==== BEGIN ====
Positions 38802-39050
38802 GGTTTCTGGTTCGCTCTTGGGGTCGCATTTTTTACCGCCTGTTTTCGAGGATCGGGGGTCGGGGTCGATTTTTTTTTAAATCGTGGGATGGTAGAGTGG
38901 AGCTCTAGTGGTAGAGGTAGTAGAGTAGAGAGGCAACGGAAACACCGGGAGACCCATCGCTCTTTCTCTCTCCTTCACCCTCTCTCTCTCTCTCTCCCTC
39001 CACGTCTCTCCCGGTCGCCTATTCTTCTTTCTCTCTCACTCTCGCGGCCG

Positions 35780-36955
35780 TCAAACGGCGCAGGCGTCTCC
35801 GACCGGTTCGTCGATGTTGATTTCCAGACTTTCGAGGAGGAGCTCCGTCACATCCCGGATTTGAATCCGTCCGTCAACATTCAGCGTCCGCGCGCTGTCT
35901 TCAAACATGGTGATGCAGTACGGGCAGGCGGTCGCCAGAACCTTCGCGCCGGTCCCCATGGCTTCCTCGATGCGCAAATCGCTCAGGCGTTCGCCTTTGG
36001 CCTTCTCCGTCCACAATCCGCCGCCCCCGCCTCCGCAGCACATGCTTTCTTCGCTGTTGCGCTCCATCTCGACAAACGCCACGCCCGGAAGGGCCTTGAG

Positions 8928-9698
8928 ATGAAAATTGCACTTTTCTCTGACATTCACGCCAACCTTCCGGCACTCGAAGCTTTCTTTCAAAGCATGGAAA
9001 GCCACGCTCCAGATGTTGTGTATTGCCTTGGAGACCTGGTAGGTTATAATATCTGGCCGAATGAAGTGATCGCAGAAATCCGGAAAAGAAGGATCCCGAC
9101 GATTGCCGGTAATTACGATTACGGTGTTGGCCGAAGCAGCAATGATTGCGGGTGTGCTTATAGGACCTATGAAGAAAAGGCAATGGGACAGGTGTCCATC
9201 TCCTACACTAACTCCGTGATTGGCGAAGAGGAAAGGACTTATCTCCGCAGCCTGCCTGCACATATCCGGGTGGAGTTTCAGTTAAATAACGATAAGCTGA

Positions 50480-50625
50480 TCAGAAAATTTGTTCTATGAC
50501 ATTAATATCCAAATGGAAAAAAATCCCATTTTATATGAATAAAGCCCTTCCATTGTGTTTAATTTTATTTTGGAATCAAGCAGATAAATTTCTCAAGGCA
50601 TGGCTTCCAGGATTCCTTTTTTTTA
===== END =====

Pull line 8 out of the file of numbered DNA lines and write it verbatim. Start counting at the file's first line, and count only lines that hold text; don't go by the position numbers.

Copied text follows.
35901 TCAAACATGGTGATGCAGTACGGGCAGGCGGTCGCCAGAACCTTCGCGCCGGTCCCCATGGCTTCCTCGATGCGCAAATCGCTCAGGCGTTCGCCTTTGG